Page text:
LED (which stands for light-emitting diode) lights have a lifespan of 15 years, saving time and effort on replacing globes, are very inexpensive to run and don’t emit heat or UV rays. In addition, LED lighting will emit the same amount of light as halogen but also has the ability to emit light in different colours.
To power your lights, you can choose from either solar power or electricity. Loretta Maitland of ME Lighting suggests: “Ensure that you run your outdoor lights on separate switches. This will enable you to select which lights you have on and when. This will save you money and allow you to create different lighting designs for different occasions.”
What lights to use where?
Task lighting: If your main objective for outdoor lighting is security, flood lighting is a great option. Flood lighting blankets your landscape with light to imitate daylight. It’s also good for lighting large areas such as tennis courts. You can attach floodlights to sensors that pick up movement within your backyard, which will also help to deter intruders.
For safety when moving through your landscape at night, path lighting is a visually effective way to achieve both safety and a romantic ambience. Lights can be mounted on posts or directly in the ground along the edges of the pathway (known as well lights). Well Lights are fabulous for pathways as they’re buried at ground level so don’t obstruct lawnmowers or people passing by. Mounting lights on posts is a great option if you also want to rope off the pathway, as it provides posts for connecting the barrier.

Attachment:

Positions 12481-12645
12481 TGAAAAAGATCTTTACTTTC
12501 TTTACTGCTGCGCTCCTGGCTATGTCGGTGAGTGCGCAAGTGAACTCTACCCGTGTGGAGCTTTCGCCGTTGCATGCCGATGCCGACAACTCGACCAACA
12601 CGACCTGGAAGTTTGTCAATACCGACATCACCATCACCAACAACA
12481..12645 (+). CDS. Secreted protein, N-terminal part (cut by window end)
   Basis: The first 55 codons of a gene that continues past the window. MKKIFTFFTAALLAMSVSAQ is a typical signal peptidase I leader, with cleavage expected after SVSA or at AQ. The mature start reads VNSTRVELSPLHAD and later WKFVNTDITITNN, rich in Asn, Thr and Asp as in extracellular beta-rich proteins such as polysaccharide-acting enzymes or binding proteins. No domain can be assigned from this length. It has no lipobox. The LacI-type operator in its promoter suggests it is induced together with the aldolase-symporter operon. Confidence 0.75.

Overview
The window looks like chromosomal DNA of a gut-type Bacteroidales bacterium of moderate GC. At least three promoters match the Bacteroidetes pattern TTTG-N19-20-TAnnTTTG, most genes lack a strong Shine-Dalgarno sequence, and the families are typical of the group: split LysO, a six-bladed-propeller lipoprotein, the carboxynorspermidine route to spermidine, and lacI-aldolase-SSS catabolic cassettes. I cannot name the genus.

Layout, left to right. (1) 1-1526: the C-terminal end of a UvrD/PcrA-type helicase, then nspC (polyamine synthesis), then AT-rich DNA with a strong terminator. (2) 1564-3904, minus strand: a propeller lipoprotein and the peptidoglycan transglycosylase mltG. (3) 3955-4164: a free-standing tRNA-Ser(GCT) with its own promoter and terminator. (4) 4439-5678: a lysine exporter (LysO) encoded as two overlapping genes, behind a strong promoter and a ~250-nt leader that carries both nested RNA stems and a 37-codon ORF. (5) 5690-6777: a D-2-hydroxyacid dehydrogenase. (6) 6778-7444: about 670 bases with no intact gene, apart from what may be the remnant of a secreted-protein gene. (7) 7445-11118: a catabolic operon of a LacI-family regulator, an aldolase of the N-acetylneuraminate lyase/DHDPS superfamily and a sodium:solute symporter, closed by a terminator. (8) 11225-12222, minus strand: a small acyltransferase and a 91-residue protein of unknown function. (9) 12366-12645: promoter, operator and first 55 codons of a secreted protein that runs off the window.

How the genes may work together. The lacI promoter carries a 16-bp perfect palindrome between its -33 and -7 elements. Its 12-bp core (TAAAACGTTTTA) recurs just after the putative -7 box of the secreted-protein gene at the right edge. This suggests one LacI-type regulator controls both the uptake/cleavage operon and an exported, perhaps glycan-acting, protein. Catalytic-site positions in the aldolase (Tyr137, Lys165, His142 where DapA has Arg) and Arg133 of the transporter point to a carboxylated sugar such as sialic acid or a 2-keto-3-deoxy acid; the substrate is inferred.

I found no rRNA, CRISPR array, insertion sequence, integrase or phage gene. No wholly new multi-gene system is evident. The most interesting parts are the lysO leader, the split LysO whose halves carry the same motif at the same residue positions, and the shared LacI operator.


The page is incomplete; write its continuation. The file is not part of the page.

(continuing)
Accent lighting: If the main function of outdoor lighting is to accentuate a particular feature within your landscape, the two most popular types of architectural lighting are uplighting and silhouetting.
Uplights are placed in the ground in front of a feature and angled up towards it to illuminate it against the darkness. This works particularly well for majestic trees, sculptures
and water features and has become a recent trend in outdoor lighting.
Silhouetting is where a light is placed behind a feature to cast a silhouette. This also works well with trees and sculptures, especially if there is a rendered wall behind the feature that has been lit. These lighting effects are easily achieved, inexpensive and will add a dramatic, shadowy effect to your landscape after dark.
If you want to light pools or water features, there are many types of underwater lights on the market. Loretta Maitland says: “The use of colour looks great in water features. Don’t use a lot, but a little splash of colour can really go a long way when it comes to lighting water.”